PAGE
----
Couchbase Inc is out this week with a new release of its namesake open source NoSQL database technology.
The new Couchbase 2.1 release builds on the improvements that first landed with the Couchbase 2.0 release in December 2012.
“Couchbase 2.0 was a huge release for us, and with that release we became a document database and we added cross data center replication, ” Couchbase CEO Bob Weiderhold told Database Journal. “A lot of this release is about refining capabilities that we first delivered in the 2.0 release.”
Rahim Yaseen, senior vice president of product development, explained that one of the key refinements comes by way of improvements in the caching tier of Couchbase. Couchbase is no stranger to caching and since its inception has integrated the memcached caching technology. Couchbase as a company was formed back in 2011 as a merger of CouchOne and Membase.
In the Couchbase 2.1 release, a multi-reader/writer dispatcher has been added. Yaseen explained that the new dispatcher improves the scalability of collapsed caching and data tier for the database.
“Previously, we were pretty darn good at low-latency, high-performance caching operations,” Yaseen said. “Now we’ve made sure that the I/O channels are fully utilized and we have a thread pooling architecture that can support enormous amounts of data going back and forth from the disk to the cache.”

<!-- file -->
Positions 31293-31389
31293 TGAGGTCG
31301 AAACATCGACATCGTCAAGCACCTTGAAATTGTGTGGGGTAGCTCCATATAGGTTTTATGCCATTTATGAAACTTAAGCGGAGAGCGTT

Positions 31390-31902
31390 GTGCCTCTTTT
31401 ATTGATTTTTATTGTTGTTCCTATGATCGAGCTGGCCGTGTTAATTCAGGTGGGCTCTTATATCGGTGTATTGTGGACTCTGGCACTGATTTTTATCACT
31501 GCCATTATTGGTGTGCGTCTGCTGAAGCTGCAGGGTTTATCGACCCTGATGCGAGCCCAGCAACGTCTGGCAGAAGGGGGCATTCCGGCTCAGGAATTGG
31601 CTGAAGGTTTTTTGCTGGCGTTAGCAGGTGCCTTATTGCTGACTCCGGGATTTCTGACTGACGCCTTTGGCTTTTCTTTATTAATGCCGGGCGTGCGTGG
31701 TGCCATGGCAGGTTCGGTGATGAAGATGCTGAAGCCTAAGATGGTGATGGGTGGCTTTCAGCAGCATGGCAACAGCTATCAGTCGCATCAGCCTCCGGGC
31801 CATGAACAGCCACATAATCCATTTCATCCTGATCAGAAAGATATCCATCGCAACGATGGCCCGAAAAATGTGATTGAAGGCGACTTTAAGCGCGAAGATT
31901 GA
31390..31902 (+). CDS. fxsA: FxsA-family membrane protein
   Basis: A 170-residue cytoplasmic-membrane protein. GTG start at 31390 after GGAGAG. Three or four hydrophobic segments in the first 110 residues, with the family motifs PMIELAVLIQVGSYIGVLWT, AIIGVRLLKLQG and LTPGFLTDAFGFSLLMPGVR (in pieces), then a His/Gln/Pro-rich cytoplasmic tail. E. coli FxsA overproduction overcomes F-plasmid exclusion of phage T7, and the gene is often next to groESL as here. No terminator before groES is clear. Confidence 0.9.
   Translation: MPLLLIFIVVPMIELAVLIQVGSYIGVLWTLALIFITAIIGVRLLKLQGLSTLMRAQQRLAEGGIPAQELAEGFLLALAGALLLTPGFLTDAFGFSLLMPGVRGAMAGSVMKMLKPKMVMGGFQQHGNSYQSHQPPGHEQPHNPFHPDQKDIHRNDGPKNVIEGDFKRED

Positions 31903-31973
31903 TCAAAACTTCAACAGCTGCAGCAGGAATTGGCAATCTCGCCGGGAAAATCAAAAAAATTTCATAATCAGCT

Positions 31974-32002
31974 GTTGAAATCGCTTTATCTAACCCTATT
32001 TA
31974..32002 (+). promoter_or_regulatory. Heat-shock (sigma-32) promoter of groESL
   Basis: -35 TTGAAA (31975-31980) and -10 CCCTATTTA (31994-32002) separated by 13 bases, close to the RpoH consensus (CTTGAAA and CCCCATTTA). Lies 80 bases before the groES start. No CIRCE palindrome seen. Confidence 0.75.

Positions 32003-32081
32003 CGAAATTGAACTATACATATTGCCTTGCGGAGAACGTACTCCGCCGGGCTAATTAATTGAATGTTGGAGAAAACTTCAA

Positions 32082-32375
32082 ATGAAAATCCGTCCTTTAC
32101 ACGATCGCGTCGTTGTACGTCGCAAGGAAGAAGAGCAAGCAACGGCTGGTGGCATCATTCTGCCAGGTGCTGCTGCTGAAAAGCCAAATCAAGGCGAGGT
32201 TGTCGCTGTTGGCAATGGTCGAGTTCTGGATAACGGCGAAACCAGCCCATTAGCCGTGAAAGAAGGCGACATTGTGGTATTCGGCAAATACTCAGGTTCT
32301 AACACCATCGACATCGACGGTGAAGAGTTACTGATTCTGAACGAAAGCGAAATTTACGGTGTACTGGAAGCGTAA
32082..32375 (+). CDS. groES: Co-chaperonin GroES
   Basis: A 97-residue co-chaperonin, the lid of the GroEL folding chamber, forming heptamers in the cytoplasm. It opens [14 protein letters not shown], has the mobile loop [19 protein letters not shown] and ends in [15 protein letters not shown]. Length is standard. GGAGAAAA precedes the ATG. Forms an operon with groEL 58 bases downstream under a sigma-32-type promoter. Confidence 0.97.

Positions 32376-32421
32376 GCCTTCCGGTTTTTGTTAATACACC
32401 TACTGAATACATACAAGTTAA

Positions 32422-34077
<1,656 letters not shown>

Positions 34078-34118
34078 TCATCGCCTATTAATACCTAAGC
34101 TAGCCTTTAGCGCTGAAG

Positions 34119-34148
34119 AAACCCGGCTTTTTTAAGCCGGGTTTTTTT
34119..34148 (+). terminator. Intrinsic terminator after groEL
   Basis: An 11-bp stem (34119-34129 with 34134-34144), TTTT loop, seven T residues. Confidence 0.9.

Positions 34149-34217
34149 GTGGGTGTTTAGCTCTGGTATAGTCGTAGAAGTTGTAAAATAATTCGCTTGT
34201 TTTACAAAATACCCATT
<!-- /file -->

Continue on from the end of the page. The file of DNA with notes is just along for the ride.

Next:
As such, the in-memory caching capabilities are fully optimized with the on-disk data storage.
Cluster management is getting a boost with new statistics gathering capabilities. The statistics have been improved to enable a Couchbase cluster to re-balance itself faster than previous releases.
Re-balancing is the cluster’s ability to reconfigure itself for load balancing when a node is added or removed.
The Couchbase 2.1 release also includes an enhanced health check tool that provides better diagnostics on what’s going on within a Couchbase deployment.
Moving forward, Yaseen said his company has big items that are set to land in coming releases. Those item include additional mobile support as well as the ability to support ultra large data sets.
In terms of release, the plan is to have updates every three to six months. The updates will include minor updates that deliver bug fixes and incremental updates as well as major releases that will include the big ticket roadmap items.
One of the major release components is likely to include the nascent Couchbase lite effort. Couchbase lite is currently an open source project on Github that aims to deliver a lightweight embedded, syncable NoSQL database engine for Apple IOS.
Weiderhold is very optimistic about the opportunity that Couchbase lite represents to his company.
“We just think we’ll have a super solution for mobile developers,” Weiderhold said. “Mobile developers already use Couchbase as a back-end database, but with some of the new capabilities in Couchbase lite, we think we will be head and shoulders above everyone else.”
Sean Michael Kerner is a senior editor at Database Journal and InternetNews.com. Follow him on Twitter @TechJournalist.